how to help a friend?

  • Posted by a hidden member.
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    Sep 02, 2011 4:40 AM GMT
    So, I have a background in Mental Health but I am stumped.

    I have a very good friend, someone who inspired me to come out to my friends and family and seek a relationship (at the time in an attempt to be happier myself). It worked really well and life was good as it usually is with your first real love hah and so all good things came to an end. Around that time when I really needed that same kind of inspiration and support from my friend he couldn't give it to me because he was in the throws of depression.

    I've been talking to him since then a lot but he rarely wants to talk about depression. He pours his entire existence into video games. The mental health person in me knows what he needs, some good old hard confrontation. I'm very good friends with his girlfriend, so obviously she turns to me for support where he is unable to offer it. It's a good thing I'm gay because this same situation has created many a straight drama ;)

    Anyway, my question is simple, would you confront your friend and visit your mental health training/knowledge on him at the risk of him alienating you as someone who is uncomfortable to be around (because of the confrontation) or continue to the friend thing and be available when needed, but not try to interfere? That is where I'm stumped.
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    Sep 02, 2011 2:25 PM GMT



    I want to say do it, but first, can you describe what you mean when you say confrontation?

    -Doug

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    Sep 02, 2011 2:26 PM GMT
    Nope. Mind your own business.
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    Sep 02, 2011 10:30 PM GMT
    meninlove said


    I want to say do it, but first, can you describe what you mean when you say confrontation?

    -Doug



    Well, he is a very close friend so it's not like I'm intruding if I offer him some advice. Basically up until this point I've just been there for him, but by confrontation I mean talk to him and tell him that I think playing video games is functioning as a way for him to escape from reality and not get better at all. Then of course offer some suggestions. He already took my suggestion of getting into therapy, which I'm glad but therapists often take a while to get to know the person and sometimes they never really find the problem. I've known him for several years, so I have some pretty good insight.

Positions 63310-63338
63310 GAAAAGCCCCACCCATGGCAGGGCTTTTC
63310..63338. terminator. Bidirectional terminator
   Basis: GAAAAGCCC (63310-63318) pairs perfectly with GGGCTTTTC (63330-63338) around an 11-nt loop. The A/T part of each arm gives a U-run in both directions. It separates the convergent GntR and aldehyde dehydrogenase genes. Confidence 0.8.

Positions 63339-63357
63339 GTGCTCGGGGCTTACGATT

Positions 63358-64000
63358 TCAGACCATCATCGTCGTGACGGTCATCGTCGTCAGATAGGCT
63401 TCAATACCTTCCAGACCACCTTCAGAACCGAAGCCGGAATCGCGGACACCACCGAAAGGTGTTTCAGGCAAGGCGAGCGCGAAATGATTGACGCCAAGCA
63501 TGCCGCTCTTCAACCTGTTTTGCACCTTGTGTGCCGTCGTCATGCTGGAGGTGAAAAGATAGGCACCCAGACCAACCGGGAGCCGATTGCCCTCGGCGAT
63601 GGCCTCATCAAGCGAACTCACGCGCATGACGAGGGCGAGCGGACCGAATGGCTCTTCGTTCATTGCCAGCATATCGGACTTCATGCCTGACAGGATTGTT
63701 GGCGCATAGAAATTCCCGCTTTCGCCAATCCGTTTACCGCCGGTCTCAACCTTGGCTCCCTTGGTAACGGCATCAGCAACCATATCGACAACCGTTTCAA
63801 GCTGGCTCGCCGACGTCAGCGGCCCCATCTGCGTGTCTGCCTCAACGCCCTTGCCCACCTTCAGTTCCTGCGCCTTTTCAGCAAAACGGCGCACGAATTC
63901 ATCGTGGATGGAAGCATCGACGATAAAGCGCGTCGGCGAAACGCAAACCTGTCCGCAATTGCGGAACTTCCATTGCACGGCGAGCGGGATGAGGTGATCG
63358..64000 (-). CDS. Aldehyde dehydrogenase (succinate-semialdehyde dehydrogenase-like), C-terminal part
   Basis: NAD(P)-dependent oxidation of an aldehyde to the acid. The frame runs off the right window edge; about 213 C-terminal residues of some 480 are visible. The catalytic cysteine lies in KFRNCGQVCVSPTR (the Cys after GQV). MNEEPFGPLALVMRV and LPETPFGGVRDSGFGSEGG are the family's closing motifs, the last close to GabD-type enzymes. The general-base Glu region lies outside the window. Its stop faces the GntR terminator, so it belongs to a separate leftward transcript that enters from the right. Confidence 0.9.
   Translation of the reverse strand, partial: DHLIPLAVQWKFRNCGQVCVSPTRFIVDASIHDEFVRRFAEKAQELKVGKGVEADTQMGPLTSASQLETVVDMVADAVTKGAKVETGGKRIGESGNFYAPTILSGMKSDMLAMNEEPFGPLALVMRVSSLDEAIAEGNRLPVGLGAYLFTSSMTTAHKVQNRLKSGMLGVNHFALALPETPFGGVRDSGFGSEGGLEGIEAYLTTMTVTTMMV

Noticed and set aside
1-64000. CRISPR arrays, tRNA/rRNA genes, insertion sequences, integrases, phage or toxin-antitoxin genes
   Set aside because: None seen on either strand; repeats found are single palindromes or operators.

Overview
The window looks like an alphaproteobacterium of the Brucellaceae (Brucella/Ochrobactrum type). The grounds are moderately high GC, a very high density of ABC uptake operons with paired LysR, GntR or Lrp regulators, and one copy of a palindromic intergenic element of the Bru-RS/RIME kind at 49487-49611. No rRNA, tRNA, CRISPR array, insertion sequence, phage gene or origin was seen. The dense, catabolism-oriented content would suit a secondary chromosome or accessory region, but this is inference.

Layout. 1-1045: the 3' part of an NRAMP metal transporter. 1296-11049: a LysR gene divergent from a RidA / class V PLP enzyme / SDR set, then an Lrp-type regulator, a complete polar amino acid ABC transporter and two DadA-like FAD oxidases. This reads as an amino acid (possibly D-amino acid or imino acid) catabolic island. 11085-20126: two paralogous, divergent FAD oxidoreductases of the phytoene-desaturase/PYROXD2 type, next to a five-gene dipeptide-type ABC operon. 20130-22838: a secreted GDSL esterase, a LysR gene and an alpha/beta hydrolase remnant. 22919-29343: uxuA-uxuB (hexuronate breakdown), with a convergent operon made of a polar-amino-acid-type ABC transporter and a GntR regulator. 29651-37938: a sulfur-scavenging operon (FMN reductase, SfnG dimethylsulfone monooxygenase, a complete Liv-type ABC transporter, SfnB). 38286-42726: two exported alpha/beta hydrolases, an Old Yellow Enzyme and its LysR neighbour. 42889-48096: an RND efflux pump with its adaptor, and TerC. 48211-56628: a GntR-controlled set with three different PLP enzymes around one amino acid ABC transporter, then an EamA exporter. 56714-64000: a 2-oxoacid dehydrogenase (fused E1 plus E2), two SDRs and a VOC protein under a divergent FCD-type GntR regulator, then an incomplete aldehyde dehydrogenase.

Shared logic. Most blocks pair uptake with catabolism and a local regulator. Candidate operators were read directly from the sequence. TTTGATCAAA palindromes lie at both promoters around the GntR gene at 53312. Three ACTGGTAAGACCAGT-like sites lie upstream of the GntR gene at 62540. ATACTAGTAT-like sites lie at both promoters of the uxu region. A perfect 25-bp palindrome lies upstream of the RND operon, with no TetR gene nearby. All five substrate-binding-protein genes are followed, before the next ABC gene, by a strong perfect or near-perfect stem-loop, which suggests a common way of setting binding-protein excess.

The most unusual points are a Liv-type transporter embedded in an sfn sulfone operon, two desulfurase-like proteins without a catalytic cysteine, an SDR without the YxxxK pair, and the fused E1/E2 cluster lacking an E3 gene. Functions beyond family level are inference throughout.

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    Sep 02, 2011 10:31 PM GMT
    JackNWNJ saidNope. Mind your own business.


    I guess I'm the only one that see's the irony in responding to a post with that statement icon_razz.gif
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    Sep 02, 2011 10:57 PM GMT
    Adam, as you know, many with mental issues are in denial. They will avoid medication and psychotherapy to the nth degree. I think you could more or less be a good therapist to him with your experience. Just continue to be his friend and maybe you could help him to accept his condition. Do you really think he is trying to avoid the medication or is it the therapist? You could more or less be his unofficial therapist (if you are qualified).
  • tuffguyndc

    Posts: 4437

    Sep 02, 2011 11:21 PM GMT
    adam228 saidSo, I have a background in Mental Health but I am stumped.

    I have a very good friend, someone who inspired me to come out to my friends and family and seek a relationship (at the time in an attempt to be happier myself). It worked really well and life was good as it usually is with your first real love hah and so all good things came to an end. Around that time when I really needed that same kind of inspiration and support from my friend he couldn't give it to me because he was in the throws of depression.